The “Executives” focus on goals and objectives and market share. That is important, performance matters. Everything looks at goals and objectives: financial performance, sales, gross profit, expense control. All are very important. What about the Customer Experience? Who is responsible for ensuring that the Customer is at the forefront of everything that we do?

Who is the person that creates the “vision” for the dealership? Who is it that inspires every employee to be driven to get better at what they do – at “delighting” the customer?

This is an area that Simon Sinek points at in his recent book “The Infinite Game.”

He posits that we are all too concentrated on winning and avoiding losses. We are focused on the short term with no real attention paid to the future. But he isn’t talking about next year or the year beyond. He is talking in terms in decades. How can we make our businesses sustainable over time?    

This caused me some interesting reflection time. Most of you know I swam when I was a young person. Swimming is all about improving your own performance and less about “beating” the other swimmers in your race. I think that gave me a focus that was somewhat different than my peers. I was always about making everything better. There was no such thing as “best.” That is a “point in time.” Think about GE under Jack Welsh, arguable one of their best leaders to date. He was always about the short term. His comment was “Isn’t long term just a series of short terms?” Well to be honest it isn’t. As a result, GE since he left has had serious performance failures. Jim Collins, author of “Built to Last” among others, famously compared two companies in the same Industry and pointed at similar things. Most of our businesses focus on the short term. A study by McKinsey reported that the average life span of a S&P company has dropped since the 1950’s, over a span of fifty years, from sixty-one years to eighteen years today. Harvard Business Review, and many others, report that 70% – 90% of acquisitions fail. A rather serious statement on the ability of business to merge two businesses together.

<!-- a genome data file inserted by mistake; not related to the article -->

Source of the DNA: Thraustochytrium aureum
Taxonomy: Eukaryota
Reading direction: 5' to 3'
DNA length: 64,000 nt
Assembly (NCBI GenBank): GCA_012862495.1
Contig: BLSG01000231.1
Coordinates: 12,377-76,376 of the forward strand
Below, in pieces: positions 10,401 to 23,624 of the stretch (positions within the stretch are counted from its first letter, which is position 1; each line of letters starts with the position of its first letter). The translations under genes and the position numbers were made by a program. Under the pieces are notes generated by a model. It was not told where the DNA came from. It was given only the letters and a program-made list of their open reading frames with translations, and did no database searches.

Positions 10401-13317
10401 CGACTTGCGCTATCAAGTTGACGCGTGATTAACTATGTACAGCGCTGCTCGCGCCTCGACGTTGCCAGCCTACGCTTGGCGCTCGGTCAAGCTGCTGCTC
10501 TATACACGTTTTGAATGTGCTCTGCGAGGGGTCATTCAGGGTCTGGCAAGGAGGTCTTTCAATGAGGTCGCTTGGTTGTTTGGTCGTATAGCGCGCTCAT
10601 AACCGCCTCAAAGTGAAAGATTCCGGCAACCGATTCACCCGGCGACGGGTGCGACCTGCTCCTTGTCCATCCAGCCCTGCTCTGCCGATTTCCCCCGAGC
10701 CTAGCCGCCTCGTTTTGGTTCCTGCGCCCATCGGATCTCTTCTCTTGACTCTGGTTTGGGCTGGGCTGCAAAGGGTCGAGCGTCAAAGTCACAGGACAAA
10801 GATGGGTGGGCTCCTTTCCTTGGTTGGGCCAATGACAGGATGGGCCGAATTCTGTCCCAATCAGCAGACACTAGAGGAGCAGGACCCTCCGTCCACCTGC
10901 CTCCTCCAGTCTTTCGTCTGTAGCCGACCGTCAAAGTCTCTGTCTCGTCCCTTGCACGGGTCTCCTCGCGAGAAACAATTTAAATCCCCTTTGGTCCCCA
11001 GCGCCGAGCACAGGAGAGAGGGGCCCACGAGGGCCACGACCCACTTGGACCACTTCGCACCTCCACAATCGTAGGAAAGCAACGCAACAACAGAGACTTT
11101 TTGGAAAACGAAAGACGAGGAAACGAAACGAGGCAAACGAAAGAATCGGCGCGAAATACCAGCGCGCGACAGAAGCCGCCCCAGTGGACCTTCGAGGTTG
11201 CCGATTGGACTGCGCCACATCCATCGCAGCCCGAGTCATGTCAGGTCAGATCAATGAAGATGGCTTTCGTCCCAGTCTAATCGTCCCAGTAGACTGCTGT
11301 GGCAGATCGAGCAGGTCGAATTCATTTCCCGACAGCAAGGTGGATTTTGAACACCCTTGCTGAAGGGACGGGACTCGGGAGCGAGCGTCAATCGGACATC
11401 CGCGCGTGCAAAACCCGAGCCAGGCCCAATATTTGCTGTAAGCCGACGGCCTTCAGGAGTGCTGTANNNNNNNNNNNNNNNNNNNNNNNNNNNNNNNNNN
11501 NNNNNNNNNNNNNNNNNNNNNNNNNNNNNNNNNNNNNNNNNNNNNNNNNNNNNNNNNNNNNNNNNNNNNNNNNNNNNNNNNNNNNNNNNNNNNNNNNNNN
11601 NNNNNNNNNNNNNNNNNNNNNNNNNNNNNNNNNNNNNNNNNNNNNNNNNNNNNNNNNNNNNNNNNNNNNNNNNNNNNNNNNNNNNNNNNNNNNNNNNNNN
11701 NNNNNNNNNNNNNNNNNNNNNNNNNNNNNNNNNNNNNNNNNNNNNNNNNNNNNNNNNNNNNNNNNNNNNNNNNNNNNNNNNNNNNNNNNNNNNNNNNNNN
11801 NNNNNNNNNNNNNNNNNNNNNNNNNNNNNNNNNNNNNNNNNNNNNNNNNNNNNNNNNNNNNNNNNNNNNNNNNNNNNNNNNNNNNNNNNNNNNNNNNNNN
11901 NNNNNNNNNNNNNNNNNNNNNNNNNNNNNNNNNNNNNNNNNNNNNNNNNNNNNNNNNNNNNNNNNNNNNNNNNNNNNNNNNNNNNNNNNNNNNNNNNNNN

Sinek contends that is because of our focus on the short term at the expense of the long term. In his book “Start With Why,” on of the most watched TED Talks ever he says; “Most people know What They Do, some can even tell you How they do it, but very few people can tell you Why they do it. It isn’t about making money.

“The Infinite Game” uses the United States as an example of a “Business.” It started with the War of Independence. The Declaration of Independence was not a statement of getting rid of the control of the country by Great Britain. It was about “We hold these truths to be self-evident, that all men are created equal. That they are endowed by their creator with certain unalienable rights, that among these are Life, Liberty and the Pursuit of Happiness.” That made the effort worthwhile. They then got to work on writing the Constitution which set out a series of enduring principles to protect and advance their big, bold, and idealistic vision of the future. That is a future that we still strive to achieve and will constantly be aiming at that vision. It is not an end game it is a journey.

In order to stay in the game long term, to stay in business, long term we must be good operationally at all of those win/lose games we play; market share, gross margin and expense control, asset management, etc.. That this is critical, is something on which we can all agree. But in order to have long term sustainable success it is also about the culture of the company. What makes each employee strive to be better at what they do in order to satisfy their customers.      

I highly recommend that you read “The Infinite Game” by Simon Sinek. It might provoke you to reevaluate your view on how your business operates. 

The Time is Now.